The UK Government has awarded a specialist team of researchers more than £500,000 to find out if specially-trained bio-detection dogs could be used as a new rapid testing measure for Covid-19.
The initial stage of the research aims to determine whether the dogs are able to detect coronavirus in humans from odour samples.
The project is a collaboration between the London School of Hygiene & Tropical Medicine, Medical Detection Dogs and Durham University. The team has previously worked together to successfully prove that dogs can be trained to sniff out the scent of malaria.
Bio-detection dogs have already been shown to effectively detect specific conditions such as malaria, Parkinson’s disease and some cancers in humans with high levels of accuracy. Now this trial will look at whether dogs can be trained to detect coronavirus in people too, even if they are asymptomatic.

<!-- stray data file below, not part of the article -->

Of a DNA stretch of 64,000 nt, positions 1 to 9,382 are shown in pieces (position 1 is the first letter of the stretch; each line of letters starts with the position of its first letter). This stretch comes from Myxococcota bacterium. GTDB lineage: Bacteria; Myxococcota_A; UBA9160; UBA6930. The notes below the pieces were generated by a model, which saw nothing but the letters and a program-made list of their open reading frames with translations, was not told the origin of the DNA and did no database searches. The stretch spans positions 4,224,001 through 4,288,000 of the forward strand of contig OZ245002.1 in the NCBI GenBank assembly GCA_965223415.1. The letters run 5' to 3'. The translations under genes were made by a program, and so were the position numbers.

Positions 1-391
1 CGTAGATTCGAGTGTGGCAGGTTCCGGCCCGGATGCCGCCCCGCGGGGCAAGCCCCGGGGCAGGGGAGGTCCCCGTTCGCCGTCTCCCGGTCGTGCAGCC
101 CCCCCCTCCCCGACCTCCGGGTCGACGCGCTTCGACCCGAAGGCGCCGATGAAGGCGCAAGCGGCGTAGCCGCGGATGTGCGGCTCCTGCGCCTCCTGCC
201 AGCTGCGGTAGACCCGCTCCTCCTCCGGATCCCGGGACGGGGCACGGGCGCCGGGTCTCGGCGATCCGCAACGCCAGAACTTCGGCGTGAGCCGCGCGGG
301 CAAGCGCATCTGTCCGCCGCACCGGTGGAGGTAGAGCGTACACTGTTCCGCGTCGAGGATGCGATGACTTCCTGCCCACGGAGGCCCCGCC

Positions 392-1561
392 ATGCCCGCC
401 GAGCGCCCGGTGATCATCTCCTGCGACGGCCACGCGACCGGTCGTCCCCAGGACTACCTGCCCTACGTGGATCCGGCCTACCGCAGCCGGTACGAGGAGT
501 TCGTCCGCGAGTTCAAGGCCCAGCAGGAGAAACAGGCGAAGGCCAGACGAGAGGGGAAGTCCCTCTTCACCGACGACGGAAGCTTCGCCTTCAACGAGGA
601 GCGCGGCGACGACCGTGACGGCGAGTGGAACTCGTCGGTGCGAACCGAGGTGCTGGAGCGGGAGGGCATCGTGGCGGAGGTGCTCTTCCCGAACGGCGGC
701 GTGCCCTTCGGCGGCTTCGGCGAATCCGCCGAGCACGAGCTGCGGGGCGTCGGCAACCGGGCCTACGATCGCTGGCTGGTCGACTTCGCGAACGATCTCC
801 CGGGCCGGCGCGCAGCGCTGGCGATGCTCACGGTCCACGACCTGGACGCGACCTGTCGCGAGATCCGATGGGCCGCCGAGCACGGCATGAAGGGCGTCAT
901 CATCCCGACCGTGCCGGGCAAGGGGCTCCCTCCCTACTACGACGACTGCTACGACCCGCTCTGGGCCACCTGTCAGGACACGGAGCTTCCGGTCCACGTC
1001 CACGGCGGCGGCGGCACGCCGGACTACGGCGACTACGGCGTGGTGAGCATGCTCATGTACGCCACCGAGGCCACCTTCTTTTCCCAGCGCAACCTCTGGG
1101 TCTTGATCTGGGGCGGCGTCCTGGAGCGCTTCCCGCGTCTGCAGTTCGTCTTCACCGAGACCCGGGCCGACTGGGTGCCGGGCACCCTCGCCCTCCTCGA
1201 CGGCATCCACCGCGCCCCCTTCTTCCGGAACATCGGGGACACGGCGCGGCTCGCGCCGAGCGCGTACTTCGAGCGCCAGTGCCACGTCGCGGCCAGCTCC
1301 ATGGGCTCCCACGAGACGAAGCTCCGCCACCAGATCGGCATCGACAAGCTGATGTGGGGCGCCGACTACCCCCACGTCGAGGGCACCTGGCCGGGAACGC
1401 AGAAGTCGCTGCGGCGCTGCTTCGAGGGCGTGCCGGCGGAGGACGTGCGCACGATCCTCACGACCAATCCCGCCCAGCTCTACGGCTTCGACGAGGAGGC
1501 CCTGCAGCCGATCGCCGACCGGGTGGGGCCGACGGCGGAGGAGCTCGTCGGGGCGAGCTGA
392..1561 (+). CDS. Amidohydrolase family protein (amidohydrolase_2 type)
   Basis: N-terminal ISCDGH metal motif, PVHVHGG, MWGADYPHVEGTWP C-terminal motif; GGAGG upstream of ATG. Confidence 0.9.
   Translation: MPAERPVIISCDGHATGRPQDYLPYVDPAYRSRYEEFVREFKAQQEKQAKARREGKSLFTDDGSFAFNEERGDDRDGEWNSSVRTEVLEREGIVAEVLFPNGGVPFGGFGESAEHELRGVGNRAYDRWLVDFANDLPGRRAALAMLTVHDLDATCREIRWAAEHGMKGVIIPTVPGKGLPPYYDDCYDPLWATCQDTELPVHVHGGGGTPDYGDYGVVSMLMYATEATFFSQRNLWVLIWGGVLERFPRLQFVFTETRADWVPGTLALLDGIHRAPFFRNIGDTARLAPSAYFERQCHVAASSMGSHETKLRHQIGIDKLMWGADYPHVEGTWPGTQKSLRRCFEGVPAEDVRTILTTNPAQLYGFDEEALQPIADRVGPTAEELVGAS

If the trial gathers sufficient evidence, the first set of dogs could be deployed to key points of entry into the UK within six months to assist with the rapid screening of people travelling from abroad.
The initial phase of the trial will see the collection of samples from NHS staff in London hospitals, following which six bio-detection dogs, a mixture of Labradors and Cocker Spaniels, will undergo thorough training.
More than ten years of research by the charity, Medical Detection Dogs has shown that dogs, which could each screen up to 250 people per hour, can be trained to detect the odour of disease at the equivalent dilution of one teaspoon of sugar in two Olympic-sized swimming pools of water.
If successful, these dogs could provide a fast and non-invasive detection method to support additional testing efforts used for Covid-19.